I have never found the need to adapt these leads to walk 3 dogs.
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Re: Extending leash

Post by Fundog » Thu Feb 24, 2011 2:40 pm

Mattie, sometimes, with an unruly wild hooligan dog, who is slow to grasp a reliable recall on a long line, sometimes it becomes necessary to start coiling the rope up, to bring the dog in in a hurry, when she is ignoring your recall-- say you are out in an open field practicing, and another party shows up with their own wild hooligans off-lead. You call your dog, but that turns out to be the one time out of ten that he ignores you. Desperate to get him back in before something awful happens, you start gathering up the long line so you can get hold of your dog without chasing him, which of course, would only make a game out of it.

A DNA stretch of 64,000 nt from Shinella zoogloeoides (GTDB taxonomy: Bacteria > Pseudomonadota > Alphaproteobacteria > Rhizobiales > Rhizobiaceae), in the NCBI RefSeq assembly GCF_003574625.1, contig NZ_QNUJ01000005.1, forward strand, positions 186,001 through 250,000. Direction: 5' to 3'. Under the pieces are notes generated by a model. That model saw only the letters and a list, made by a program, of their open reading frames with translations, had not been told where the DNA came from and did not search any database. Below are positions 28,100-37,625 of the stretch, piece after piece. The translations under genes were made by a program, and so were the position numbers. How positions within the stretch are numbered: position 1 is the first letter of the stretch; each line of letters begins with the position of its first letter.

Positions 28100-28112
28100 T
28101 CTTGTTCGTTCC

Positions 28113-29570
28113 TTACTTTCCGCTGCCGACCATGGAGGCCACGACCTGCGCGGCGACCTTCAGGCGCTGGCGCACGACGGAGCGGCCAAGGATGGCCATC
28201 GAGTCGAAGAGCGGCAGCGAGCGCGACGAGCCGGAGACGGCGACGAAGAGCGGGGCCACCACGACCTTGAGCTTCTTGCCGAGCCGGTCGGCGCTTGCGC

Since we're on the subject: (Gundog Guy, I'm definitely looking for your input on this, as well as Mattie's and everyone else's) :wink: As everyone knows, I'm still working on recall with Dottie. She's 100% in the house and in the garden, but anywhere else, she's a wild hooligan. :lol: So I've been doing long-line training with her at the ball field, and that's going pretty well. Not as well as I'd like, but she is improving. :) So anyway.... yesterday, I took the girls out to the park for some recall training. I took a fetch toy for Annie, who can be off-lead, and had Dottie on a long-line, tied around my waist, (so I had my hands free). I also had a bag of treats in my waist pack, and my whistle. Something awesome and totally unexpected happened-- two things, actually: 1) I finally got the "drop it" command ingrained into Annie's head, so she was retrieving to hand, rather than trying to play tug. Woo-hoo! 2) While Dottie was running around, seemingly oblivious, she was actually keeping an eye on me, so every time Annie got a treat for releasing her toy to me, Dottie came galloping over and parked herself in a beautiful, tail wagging sit in front of me. I didn't even have to blow the whistle or call her-- she just kept checking in every time Annie did a retrieval! :shock: